Walks and Tours
With over fifteen kilometres of walking and bridle trails and ten different lookouts with expansive city and coastal views, Bold Park offers a memorable visitor experience at any time of year.
Free Guided Walks
Guided walks in Bold Park provide a unique bushland experience. Led by the Friends of Bold Park Bushland volunteer guides, the walks are held seasonally and showcase a stunning array of native plants and animals. They bring to life the park’s fascinating biodiversity, geology, turbulent history and current conservation projects.
All guided walks are free and bookings are not required for individuals. Please contact the Friends of Bold Park Bushland if you have a group greater than five people who wish to attend.
Visitors are encouraged to wear sturdy shoes, come dressed appropriately for the weather and to bring drinking water. Walks require a moderate level of fitness.
View the events calendar for further details.
Bold Park is an ideal location for self guided tours including bird watching, nature photography and bush walking. The Bold Park Visitor Guide is a handy tool for visitors who wish to enjoy the park at their own leisure and includes a map detailing the length, grade and duration for all walking trails. It is available for download via the brochures section or you can pick up a hard copy from the Western Australian Ecology Centre.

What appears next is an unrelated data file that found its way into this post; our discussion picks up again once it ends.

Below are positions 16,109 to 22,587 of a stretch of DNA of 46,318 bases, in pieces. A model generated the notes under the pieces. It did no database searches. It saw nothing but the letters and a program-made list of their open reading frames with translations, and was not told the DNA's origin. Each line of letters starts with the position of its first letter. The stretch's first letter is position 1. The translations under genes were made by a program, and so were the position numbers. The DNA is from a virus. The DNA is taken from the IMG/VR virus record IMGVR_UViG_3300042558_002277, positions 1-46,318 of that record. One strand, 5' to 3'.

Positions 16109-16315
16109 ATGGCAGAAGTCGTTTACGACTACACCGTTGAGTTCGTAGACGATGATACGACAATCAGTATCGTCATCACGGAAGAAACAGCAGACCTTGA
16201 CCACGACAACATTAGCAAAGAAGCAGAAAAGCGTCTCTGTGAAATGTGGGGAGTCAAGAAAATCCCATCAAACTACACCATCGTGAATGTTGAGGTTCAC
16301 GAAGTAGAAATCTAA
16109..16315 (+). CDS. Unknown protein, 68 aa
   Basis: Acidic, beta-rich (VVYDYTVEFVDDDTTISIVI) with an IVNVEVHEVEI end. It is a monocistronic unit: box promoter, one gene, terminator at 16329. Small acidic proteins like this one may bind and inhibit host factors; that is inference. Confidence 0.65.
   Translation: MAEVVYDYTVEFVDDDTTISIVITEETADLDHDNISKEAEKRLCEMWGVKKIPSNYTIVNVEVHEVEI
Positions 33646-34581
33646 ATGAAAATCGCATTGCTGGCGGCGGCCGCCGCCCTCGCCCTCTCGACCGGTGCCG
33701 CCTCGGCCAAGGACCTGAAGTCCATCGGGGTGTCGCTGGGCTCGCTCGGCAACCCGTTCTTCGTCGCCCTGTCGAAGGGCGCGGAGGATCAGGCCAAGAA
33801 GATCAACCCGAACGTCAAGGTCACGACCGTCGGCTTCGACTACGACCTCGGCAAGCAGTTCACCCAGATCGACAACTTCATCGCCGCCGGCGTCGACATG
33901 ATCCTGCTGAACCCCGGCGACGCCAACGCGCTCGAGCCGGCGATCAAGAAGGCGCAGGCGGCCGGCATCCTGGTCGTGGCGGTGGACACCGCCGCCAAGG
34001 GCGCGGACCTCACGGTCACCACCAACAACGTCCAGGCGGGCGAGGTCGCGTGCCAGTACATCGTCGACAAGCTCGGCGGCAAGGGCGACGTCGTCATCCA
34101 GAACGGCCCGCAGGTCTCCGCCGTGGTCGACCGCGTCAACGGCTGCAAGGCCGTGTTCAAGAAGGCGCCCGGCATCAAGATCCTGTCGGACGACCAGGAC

Reabold Hill Boardwalk
Spectacular views can be seen from the Reabold Hill Boardwalk, the highest natural point on the Swan Coastal Plain in the metropolitan area. The raised boardwalk is designed for disabled access and interpretive signage is featured along the way to the summit where visitors can rest on the seats with shelter.
Camel Lake Heritage Trail
The Camel Lake Heritage Trail explores the early use of Bold Park by the Nyoongar people and European settlement as a limestone quarry, camel quarantine station and treasured bushland area. In 1875, after his historic trek from Port Augusta to Perth, Ernest Giles rested his camels by a lake on the Limekilns Estate, now known as Camel Lake. During the 1890’s it became a temporary quarantine station for camels imported for transportation to, and from the goldfields.
Interpretive signage placed along the trail informs visitors of the area's history, flora, fauna and fungi. The Camel Lake Heritage Trail brochure provides further information and is available for download from the brochures section or as a hard copy from the Western Australian Ecology Centre.
No commercial tours operate in Bold Park. Guided walks on request are available for educational, community and corporate groups for a fee. Contact the Customer Service Officer for further information on walks tailored to a specific topic or interest.
- Last Updated: 24 February 2015